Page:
Wednesday, July 8th, 2009
2009 Polaris Prize Short List nominees announced
David WaldmanSo yesterday was P-Day – the announcement of the short list for the fourth annual Polaris Music Prize – and perhaps the biggest surprise with the results was the fact that there weren’t any surprises. Of the ten, six were previously nominees from years past which, some might say, just shows they’re among the country’s elite artists and while they may well be, I can say personally that few of the final ten albums really stirred me in a significant way – certainly not as much as any of the ones on my final ballot. I should note that between my first ballot and final ballot, I dropped Metric in favour of Coeur De Pirate so my picks are actually not represented at all in the final tally.
But anyways. Perusing the list, all I can think is that I’m glad I was a member of the grand jury last year and not this year because I’d have trouble really getting impassioned about championing any of the nominees – of course, you could argue that would make a more ideal, objective juror, but that’s someone else’s problem this year. And I’ll tell you this – having been in that room, anyone who thinks that they can guess who will walk away with the big cheque this year based on, well, anything at all, is just wrong. It is fascinating what some people like and use as criteria for this stuff, and they’re generally not nearly as adventurous, safe, predictable or random as you might expect.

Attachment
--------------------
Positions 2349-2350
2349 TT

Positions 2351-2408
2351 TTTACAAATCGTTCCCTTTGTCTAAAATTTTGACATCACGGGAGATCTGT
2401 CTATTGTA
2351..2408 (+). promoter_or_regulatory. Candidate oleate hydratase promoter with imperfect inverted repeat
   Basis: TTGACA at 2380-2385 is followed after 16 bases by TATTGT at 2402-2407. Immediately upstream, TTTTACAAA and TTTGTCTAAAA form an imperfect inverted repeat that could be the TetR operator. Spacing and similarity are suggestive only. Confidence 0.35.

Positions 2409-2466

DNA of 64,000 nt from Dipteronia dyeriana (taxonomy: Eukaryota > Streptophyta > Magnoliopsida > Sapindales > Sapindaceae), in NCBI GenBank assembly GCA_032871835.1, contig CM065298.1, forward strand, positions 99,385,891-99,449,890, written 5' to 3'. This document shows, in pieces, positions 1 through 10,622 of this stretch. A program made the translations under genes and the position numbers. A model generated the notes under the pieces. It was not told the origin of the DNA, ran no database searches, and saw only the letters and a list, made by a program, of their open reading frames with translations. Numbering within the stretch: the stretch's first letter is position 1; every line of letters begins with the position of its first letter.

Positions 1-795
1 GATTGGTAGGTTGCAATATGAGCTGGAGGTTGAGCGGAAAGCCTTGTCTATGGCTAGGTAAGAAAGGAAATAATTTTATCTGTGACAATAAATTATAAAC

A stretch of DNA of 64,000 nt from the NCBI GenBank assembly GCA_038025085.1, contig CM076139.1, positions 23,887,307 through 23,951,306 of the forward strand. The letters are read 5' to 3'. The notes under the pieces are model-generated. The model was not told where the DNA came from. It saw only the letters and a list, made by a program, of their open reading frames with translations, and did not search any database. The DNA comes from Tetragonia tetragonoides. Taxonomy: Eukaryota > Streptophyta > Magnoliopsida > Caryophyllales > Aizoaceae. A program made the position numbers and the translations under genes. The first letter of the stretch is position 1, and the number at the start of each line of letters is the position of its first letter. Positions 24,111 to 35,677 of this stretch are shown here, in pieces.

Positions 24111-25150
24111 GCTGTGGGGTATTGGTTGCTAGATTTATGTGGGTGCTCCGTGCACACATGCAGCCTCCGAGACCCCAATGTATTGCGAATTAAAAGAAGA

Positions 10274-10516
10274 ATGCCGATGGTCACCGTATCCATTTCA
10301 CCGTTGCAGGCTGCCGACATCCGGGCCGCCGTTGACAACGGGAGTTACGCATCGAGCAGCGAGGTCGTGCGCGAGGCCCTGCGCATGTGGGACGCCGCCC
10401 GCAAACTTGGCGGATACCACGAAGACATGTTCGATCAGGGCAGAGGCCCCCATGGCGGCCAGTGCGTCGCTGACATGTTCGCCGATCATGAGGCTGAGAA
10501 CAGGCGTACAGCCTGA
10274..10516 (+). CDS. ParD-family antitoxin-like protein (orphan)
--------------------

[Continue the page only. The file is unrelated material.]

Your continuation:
My thoughts on the nominees are random at best. As mentioned both above and previously, I think the Metric record is a superb pop record – hence its inclusion on my first ballot – but I can’t say it has that ephemeral something special that would make me go to bat for it as the best the country has produced in the past year. The Great Lake Swimmers nomination has a whiff of lifetime achievement recognition about it – even just four albums in – but I also think it’s their best yet so I can get behind that, although its adherence to such traditional song forms may work against it. Same for Plaskett. By the same token, I think that being so untraditional – at least in terms of what people think of as “Canadian music” – might work against Fucked Up and K’Naan. I’m no expert in either hardcore or hip-hop, but enough who are get behind those two records that I will happily accept that they’re outstanding examples of their respective genres. Chad Van Gaalen I’m on record as just not getting the way many others do, and I’ve accepted that and moved on. The Malajube I thought was just okay and not as good as their last nominated record. The rest of the nominees, I have no strong feelings about one way or the other. And that’s my immediate overall reaction to the whole list – just, “huh”.
So yes, here’s the nominees in alphabetical order with some A/V accompaniment. I do feel compelled to point out that since there’s not actually anyone in the band named Elliott Brood, they should probably be filed under “E” rather than “B”. But anyways.